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In Asian languages such as Japanese, we can choose not to make distinction between star like the Sun, planet like the Earth, and satellite like the Moon, calling them in a word usually translated as "star" (星). Does English allow to call a planet "star" too? I found out a definition of star in a dictionary say:

a planet or a configuration of the planets that is held in astrology to influence one's destiny or fortune —usually used in plural

but what I'd like to know is whether it's possible to call real planets in the space in such a way, or there is a blanket term roughly covers star, planet, satellite and asteroid (but not nebula or galaxy).

EDIT
Thank you for your comments. It needs to be clarified that I didn't intend to refer to "stars you look up at in the sky". Actually, we're able to form such a sentence, too.

タトゥイーンという星には約20万人が暮らしている。
Around 200 thousand people are living on a "star" called Tatooine.

You can see 星 can replace "planet" (惑星) in every situation unless you have to tell planets from other bodies. Is it possible in English?

  • In short, I think the answer is yes, stars can refer to planets too. When looking up at the sky (and you're lucky enough to sparkling objects), you would refer to them as the stars. Correctly or not, this would include planets. – Em. Aug 19 '16 at 4:28
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    @Max Depends on context. If you're looking up at the night sky and calling all those points of light "stars" then you're so very close to 100% correct that I couldn't possibly object. But if you talked about the various types of "stars" that make up our solar system, you're going to get a funny look from me. – jez Aug 19 '16 at 4:35
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    If I go outside and say "look at all the stars", I am probably referring to any bright point of light in the sky (but not the moon). It is more about point-of-view than what the objects are in reality. Other than possibly Mercury or Venus, it is unlikely you would know what any one of them is, without a "star" chart. – user3169 Aug 19 '16 at 4:36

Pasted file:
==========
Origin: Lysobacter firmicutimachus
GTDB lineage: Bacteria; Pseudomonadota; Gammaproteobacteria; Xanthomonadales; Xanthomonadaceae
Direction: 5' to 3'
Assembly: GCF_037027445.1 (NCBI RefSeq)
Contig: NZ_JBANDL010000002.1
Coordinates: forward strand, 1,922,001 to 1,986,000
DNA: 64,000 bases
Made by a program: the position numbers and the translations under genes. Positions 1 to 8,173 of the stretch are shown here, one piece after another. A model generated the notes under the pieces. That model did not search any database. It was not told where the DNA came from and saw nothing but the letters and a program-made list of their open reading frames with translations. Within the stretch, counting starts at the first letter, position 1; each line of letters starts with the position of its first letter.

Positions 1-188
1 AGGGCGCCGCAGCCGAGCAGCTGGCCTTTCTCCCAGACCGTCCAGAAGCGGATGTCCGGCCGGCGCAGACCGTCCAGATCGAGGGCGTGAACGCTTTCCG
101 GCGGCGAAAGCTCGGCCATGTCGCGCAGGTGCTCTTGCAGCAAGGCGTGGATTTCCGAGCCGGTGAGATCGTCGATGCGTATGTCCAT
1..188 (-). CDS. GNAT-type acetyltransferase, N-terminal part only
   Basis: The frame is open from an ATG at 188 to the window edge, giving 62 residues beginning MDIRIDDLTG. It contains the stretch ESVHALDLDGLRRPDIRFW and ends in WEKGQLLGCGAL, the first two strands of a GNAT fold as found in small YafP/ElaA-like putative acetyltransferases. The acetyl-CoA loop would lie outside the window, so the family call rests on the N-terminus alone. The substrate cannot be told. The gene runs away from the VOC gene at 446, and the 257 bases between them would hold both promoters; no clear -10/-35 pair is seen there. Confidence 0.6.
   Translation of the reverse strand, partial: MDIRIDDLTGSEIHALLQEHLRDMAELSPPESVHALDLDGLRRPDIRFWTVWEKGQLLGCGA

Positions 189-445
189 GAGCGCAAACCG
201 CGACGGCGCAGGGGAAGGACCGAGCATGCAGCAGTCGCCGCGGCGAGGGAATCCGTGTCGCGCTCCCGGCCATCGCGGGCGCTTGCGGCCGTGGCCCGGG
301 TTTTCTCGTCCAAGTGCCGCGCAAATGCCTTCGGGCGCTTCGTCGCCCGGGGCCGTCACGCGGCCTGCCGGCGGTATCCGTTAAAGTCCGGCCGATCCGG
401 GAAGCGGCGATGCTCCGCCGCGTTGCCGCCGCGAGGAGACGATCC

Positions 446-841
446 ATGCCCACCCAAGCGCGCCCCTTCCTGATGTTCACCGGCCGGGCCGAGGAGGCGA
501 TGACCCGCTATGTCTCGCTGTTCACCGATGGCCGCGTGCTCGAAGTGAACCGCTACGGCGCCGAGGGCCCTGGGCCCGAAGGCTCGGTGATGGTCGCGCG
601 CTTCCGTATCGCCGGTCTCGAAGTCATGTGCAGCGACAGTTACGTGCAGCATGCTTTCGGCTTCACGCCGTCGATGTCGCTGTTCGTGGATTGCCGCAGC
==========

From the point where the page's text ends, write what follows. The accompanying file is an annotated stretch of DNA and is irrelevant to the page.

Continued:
• @Max & user3169 Thanks for comments, please see my updated question! – broccoli forest Aug 19 '16 at 5:01
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    It is worth noting that in astrology, the sun and moon are both planets, but the Earth is not. – James K Aug 19 '16 at 18:01
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Along roughly the same lines as Mr. Dant, I would say star can be used to refer to a planet in only two context in contemporary English:

  1. A mistake of ignorance when looking up into the sky. That star is pretty bright.

  2. Some specialized usage in astrology.

We could not say two hundred thousand people are living on that star.


Addendum, if we use the plural "stars", then we can say things like:

And beware lest you raise your eyes to heaven, and when you see the sun and the moon and the stars, all the host of heaven, you be drawn away and bow down to them and serve them, things that the Lord your God has allotted to all the peoples under the whole heaven. (Deuteronomy 4:19, ESV)

or

When I look at the stars, I think all of the people in the universe.

We know that "stars" would include the stars and the planets. This usage of "the stars" is a synonym for "the heavens"


the best generic term we have is the scientific one "celestial body." In popular usage, I (being completely ignorant of astronomy) might call anything I look up and see at night (other than the moon or a plane) a star.

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    This usage of "the stars" is a synonym for "the heavens" - like a pars pro toto :) – CompuChip Aug 20 '16 at 7:55
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Does English allow to call a planet "star" too?

Only in one very limited sense and that is when referring to Venus.